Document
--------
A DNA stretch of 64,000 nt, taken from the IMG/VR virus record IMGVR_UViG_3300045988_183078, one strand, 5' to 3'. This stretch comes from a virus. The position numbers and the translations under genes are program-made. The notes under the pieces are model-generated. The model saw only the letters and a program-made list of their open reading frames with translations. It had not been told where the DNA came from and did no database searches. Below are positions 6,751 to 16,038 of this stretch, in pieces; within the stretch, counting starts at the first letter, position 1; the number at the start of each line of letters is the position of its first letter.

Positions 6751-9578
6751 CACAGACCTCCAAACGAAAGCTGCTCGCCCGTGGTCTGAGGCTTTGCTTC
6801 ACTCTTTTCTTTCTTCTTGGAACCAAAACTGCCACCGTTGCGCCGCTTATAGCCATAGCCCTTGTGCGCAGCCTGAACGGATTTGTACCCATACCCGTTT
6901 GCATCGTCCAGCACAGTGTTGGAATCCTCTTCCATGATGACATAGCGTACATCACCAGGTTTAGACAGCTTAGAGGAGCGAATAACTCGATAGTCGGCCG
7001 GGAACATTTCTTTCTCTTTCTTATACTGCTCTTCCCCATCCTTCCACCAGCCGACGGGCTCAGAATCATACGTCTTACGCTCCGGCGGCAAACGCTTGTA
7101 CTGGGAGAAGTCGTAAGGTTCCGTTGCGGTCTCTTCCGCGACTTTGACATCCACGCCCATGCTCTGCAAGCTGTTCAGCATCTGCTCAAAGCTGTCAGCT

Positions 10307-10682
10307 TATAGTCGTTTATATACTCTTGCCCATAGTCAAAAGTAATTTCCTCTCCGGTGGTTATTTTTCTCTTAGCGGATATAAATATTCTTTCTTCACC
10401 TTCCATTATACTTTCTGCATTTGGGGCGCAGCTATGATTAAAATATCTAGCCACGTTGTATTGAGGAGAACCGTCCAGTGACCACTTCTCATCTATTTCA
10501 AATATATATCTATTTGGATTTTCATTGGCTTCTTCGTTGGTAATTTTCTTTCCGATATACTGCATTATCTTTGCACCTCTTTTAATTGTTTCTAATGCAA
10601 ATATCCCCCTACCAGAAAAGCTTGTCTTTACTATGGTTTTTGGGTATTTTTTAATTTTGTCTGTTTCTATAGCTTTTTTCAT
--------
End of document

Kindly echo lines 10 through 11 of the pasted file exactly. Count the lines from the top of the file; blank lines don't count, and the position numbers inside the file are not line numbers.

10401 TTCCATTATACTTTCTGCATTTGGGGCGCAGCTATGATTAAAATATCTAGCCACGTTGTATTGAGGAGAACCGTCCAGTGACCACTTCTCATCTATTTCA
10501 AATATATATCTATTTGGATTTTCATTGGCTTCTTCGTTGGTAATTTTCTTTCCGATATACTGCATTATCTTTGCACCTCTTTTAATTGTTTCTAATGCAA